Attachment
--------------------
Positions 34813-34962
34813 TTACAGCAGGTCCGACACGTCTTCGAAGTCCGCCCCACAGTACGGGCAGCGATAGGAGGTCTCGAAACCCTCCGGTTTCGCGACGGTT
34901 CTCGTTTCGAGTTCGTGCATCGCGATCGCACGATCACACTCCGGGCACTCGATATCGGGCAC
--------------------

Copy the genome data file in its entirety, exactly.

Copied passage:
Positions 34813-34962
34813 TTACAGCAGGTCCGACACGTCTTCGAAGTCCGCCCCACAGTACGGGCAGCGATAGGAGGTCTCGAAACCCTCCGGTTTCGCGACGGTT
34901 CTCGTTTCGAGTTCGTGCATCGCGATCGCACGATCACACTCCGGGCACTCGATATCGGGCAC